|FOR IMMEDIATE RELEASE|
|Date:||June 24, 2004|
|Contact:||Jill Stephens, NPCA, Program Analyst 865-329-2424
Harvard Ayers, Appalachian Voices, Director, 828-262-6381
Joy Oakes, NPCA, Mid-Atlantic Regional Director, 202-454-3386
New Report Ranks Five Most-Polluted National Parks
1. Great Smoky Mountains National Park in Tennessee and North Carolina
2. Mammoth Cave National Park in Kentucky
3. Shenandoah National Park in Virginia
4. Acadia National Park in Maine
5. Sequoia-Kings Canyon National Parks in California
"America's national parks are our heritage, but a veil of air pollution hangs over some of our most recognized places," said Jill Stephens, program analyst for NPCA's Southeast regional office. "Full and faithful enforcement of clean air programs that restore park air quality is long overdue."
Nationwide, air pollution is one of the largest threats to the plants, animals, and experience of visitors in America's national parks, ruining scenic views and posing health risks. According to the report, summer visibility is improving at only two of the parks evaluated, Mammoth Cave and Shenandoah, but all other parks show no change. Even at these two parks, much more progress is needed to restore scenic views. Unhealthful ozone pollution is getting worse at more than half of the 13 evaluated parks, with the others showing no improvement.
National Park Service studies have shown that air pollution impacts, such as haze, effect not only visitors' enjoyment of parks, but also the length of their visits. Nearly 280 million people visit America's national parks each year, generating $10.6 billion in surrounding communities in 2001.
"In the Great Smoky Mountains, our most polluted national park, ozone pollution rivals urban areas, and even exceeds that of New York City, and Washington, D.C.," said Harvard Ayers, chairman of Appalachian Voices.
Nearly all of the pollution plaguing our parks comes from sources located outside of their boundaries. Power plants and industrial facilities as well as motor vehicles, agriculture and construction equipment produce air pollution. Although pollution from power plants varies by region, this one source emits excessive amounts of pollution, especially in the eastern half of the country.
"Recent reports confirm ozone and other pollutants that contribute to smoggy and hazy skies do have long-term health effects," said Tiffany Schauer, executive director of Our Children's Earth. "We know that our national parks, places we visit with our children every year, are suffering from air pollution much like that in our cities."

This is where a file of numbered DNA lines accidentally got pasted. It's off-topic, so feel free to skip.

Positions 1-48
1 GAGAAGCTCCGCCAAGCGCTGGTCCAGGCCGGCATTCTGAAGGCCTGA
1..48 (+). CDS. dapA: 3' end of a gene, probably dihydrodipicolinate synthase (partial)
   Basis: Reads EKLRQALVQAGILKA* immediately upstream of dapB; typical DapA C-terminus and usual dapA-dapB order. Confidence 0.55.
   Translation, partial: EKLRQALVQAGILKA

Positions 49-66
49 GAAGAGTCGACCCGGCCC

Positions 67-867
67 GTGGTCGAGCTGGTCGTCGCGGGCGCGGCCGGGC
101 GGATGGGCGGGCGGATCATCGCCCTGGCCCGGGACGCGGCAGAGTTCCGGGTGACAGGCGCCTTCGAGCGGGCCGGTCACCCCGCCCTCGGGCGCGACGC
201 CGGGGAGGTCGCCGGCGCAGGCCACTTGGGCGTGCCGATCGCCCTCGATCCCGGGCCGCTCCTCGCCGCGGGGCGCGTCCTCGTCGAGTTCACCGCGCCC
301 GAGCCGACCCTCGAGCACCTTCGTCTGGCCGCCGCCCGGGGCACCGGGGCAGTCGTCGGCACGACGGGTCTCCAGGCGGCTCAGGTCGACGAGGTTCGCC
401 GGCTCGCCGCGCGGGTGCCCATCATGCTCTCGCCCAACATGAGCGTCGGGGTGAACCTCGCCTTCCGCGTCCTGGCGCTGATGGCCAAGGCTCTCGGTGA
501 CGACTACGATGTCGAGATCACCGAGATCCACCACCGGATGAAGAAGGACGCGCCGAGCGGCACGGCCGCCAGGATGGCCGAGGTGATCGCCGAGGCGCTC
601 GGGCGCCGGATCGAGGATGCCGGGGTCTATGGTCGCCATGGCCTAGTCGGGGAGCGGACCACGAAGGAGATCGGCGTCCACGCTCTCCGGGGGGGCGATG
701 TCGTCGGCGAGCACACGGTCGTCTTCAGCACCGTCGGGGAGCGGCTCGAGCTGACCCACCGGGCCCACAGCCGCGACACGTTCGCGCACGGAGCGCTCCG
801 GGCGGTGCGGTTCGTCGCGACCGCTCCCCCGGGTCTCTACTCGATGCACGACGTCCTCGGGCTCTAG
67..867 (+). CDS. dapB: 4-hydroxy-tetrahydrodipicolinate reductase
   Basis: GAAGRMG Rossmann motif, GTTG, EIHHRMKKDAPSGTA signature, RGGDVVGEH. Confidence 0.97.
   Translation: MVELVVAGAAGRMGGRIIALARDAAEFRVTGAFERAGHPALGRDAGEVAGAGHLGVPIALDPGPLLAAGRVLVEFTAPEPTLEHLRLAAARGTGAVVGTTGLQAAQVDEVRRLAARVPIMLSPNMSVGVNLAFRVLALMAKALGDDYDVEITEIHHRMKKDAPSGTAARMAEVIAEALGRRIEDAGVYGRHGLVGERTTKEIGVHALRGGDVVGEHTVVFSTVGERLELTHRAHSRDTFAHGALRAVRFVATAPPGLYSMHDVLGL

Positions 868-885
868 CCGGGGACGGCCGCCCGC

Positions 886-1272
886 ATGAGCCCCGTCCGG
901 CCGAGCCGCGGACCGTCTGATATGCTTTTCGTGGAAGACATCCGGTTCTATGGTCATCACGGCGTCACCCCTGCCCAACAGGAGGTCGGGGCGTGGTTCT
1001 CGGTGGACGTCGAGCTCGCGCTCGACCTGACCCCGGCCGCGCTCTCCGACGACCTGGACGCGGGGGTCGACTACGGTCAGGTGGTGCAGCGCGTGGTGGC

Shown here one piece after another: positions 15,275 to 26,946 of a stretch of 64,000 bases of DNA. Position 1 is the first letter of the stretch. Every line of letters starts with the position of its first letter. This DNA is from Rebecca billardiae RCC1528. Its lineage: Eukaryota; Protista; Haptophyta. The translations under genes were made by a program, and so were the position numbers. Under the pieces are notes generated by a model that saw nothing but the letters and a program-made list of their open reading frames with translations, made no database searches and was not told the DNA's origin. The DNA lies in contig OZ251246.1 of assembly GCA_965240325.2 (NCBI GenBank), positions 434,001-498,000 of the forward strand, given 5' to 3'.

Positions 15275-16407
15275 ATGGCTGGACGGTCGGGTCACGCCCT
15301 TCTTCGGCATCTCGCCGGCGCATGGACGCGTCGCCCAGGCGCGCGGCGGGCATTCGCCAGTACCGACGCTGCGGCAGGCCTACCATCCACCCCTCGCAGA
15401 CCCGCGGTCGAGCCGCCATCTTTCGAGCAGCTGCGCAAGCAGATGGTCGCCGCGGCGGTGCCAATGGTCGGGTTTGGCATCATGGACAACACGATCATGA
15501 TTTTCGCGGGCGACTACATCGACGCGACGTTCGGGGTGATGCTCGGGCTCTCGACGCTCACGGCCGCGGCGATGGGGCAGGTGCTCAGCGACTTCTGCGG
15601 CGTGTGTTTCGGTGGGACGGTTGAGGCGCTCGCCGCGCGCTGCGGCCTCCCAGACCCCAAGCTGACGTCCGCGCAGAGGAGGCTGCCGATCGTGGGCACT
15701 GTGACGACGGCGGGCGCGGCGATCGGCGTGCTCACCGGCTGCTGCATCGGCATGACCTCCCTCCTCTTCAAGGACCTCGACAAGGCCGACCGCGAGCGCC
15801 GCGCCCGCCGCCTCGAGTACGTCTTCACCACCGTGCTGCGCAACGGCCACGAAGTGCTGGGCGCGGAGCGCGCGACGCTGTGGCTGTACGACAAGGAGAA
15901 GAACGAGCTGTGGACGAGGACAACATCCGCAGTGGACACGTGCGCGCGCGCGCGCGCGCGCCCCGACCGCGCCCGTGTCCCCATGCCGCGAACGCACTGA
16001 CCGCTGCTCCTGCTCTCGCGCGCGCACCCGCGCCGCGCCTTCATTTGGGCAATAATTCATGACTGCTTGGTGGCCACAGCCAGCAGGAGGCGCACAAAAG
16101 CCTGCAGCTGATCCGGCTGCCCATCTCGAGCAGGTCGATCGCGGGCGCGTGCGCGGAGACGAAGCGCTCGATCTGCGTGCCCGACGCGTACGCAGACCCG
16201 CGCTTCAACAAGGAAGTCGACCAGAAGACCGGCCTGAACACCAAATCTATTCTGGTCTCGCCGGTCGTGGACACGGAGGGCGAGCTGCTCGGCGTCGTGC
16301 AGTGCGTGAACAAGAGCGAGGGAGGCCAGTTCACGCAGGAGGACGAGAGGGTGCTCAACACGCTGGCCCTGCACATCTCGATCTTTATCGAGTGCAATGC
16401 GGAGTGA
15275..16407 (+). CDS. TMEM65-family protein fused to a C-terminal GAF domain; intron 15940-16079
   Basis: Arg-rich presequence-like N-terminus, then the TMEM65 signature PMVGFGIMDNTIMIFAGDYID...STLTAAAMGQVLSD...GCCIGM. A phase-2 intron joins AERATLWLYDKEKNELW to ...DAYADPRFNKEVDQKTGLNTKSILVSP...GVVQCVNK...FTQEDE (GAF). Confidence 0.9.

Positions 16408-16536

This year, the EPA included several national parks among those areas designated as having unhealthy levels of ozone pollution: Acadia, Shenandoah, Great Smoky Mountains, Rocky Mountain, Joshua Tree, Yosemite, and Sequoia-Kings Canyon national parks along with Cape Cod National Seashore. These findings echo those in Code Red: America's Five Most Polluted National Parks, which offers recommendations for addressing national park pollution.
Federal laws mandate that national parks should have the cleanest air in America, but the laws that should help clean our air have not been fully enforced. To comply with a court settlement, in April 2004 the EPA proposed a park haze rule to clean up some of the oldest power plants and industries. However, the proposal could exempt the largest source of hazy pollution in the East-power plants-by allowing other, inadequate programs to serve as a substitute.
During the 2000 presidential campaign, the administration declared it would work to make the air cleaner and reduce power plant emissions of the four main air pollutants; in the administration's National Parks Legacy Project, it specifically includes the goal of reducing park haze.
"Visitors expect to find clean air and clear skies in all our national parks, but this is sadly not the case," said Stephens. "The current administration must strengthen its proposed park air quality rule and clean up outdated, eastern power plants."
The Code Red methodology was developed by Appalachian Voices and ranks the five most polluted national parks based on haze, ozone, and acid precipitation. The air pollution index compares data collected from 1999 through 2003 at 13 national parks with the most extensive monitoring programs, more parks than evaluated in the last report. It also analyzes air quality trends using data from 1991 through 2003 to assess progress made since passage of 1990 amendments to the Clean Air Act, the most recent formal changes to the law.